The distance between a pair of lugs such as 54b, 56b and the sides of the attachment web they overlie such as web 46b is such as to significantly limit the movement of segment 20 in the X dimension. Thus, once the attachment webs of a segment are forced below the protuberances 58, 60 of each pair of lugs 54, 56, to the position illustrated in FIG. 4 substantially no forces are applied to the segment by the retention means, i.e.; the four pairs of retention lugs 54, 56 which are sufficent to distort the portion of lead frame 36 which extends over the window 32 of segment 20.

A pair of circular reference access openings 62 are formed in fixture 48 so that access through the fixture to the datum, or reference, sprocket holes 16c, 16h of segment 20 is possible while the segment 20 is held by fixture 48. One corner of fixture 48 is removed to provide a polarity key 64 which, together with access openings 62, are sufficient to determine the orientation of fixture 48 and thus of segment 20.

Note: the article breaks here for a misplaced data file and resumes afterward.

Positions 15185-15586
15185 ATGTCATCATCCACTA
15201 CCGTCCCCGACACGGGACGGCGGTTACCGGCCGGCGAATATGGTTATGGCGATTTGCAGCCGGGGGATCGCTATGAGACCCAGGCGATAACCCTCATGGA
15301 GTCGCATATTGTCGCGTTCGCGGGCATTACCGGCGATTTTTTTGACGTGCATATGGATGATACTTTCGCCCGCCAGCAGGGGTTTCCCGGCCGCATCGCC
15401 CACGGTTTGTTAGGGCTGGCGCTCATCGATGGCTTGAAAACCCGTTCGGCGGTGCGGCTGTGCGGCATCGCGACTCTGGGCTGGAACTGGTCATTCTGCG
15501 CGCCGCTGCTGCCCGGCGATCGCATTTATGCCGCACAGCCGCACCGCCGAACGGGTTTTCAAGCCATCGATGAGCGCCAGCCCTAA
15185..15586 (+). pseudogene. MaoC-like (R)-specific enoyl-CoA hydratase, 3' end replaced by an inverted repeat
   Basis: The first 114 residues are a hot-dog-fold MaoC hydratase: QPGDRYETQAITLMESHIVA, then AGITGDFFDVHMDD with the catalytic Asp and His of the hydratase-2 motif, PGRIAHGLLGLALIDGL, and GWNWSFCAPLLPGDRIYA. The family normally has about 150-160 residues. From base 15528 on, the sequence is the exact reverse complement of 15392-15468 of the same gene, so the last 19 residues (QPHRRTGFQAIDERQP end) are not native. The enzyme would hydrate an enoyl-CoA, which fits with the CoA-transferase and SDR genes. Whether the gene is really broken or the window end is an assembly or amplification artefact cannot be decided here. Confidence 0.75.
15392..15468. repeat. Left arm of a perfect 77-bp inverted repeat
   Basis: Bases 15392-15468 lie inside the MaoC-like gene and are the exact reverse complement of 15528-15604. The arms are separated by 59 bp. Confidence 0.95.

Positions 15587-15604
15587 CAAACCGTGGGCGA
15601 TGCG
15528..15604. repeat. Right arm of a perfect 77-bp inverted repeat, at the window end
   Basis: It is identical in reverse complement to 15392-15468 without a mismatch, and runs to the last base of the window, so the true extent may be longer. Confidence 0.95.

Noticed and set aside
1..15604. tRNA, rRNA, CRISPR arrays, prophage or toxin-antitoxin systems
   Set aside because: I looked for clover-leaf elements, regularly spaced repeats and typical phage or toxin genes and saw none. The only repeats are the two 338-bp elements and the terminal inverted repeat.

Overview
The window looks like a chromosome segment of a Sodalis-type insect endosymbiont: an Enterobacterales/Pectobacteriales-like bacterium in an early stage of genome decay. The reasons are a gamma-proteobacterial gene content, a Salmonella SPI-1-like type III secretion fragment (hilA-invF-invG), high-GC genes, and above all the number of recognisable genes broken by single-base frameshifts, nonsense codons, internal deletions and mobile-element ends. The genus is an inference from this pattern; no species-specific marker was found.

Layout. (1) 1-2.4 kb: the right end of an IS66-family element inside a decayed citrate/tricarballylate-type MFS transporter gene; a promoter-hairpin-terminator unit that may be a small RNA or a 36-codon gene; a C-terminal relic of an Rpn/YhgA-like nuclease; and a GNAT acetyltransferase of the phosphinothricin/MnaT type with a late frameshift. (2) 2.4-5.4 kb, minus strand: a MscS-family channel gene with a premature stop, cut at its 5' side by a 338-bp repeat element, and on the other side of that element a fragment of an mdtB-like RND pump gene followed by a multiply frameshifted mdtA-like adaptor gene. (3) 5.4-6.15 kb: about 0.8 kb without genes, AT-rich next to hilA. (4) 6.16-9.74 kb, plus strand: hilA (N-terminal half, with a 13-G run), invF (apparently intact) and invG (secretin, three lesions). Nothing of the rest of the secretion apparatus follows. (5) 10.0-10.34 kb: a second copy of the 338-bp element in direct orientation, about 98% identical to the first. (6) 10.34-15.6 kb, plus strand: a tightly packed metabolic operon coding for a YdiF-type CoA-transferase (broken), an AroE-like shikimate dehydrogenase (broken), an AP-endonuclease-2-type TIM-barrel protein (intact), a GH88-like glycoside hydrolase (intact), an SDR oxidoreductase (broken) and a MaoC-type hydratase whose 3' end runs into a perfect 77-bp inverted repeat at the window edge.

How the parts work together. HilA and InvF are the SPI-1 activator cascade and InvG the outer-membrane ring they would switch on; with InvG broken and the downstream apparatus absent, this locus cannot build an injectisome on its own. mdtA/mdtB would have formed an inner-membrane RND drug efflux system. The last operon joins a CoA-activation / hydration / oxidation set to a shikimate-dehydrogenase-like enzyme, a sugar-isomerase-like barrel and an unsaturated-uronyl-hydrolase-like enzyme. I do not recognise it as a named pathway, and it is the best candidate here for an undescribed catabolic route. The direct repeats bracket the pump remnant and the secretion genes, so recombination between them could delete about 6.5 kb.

A major advantage of fixture 48 is that it is reusable. As a consequence, a significant advantage of using pairs of attachment projections which overlie the attachment webs, each of which attachment webs is in close proximity to one of the four corners of segment 20, is that such a structural arrangement lends itself to automating the step of securing, or mounting, a segment in fixture 48 by simultaneously applying a small force essentially to the center of each of the attachment webs 46a, b, c and d which forces are sufficient to deform the edges of the attachment webs slightly as they pass between the protrusions 58, 60 of each pair of attachment lugs 54, 56. The advantage of applying a force to the center, or centroid, of an attachment web 46 is that the force is applied at substantially an equal distance from the protuberances of the pair of retaining lugs whose protuberance overlie the web, or the distances from the centroid where the force is applied to the protuberances overlying it are substantially equal. Another advantage of using pairs of attachment projections is that the protrusions 58a, b, c and d of projections 56a, b, c and d are closer to the boundary lines or boundary edges 24, 26 of the segment 20 than the closer side, or edges, of attachment sprocket holes 16b, d, g and i so that the width of the portions of segment 20 that is not restrained by lugs 56a, b, c and d along the boundary edges 24, 26 is minimized, which minimizes the risk that any bending, or curling, of segment 10 could cause edge 24 or 26 to project above top surface 51 of fixture 48.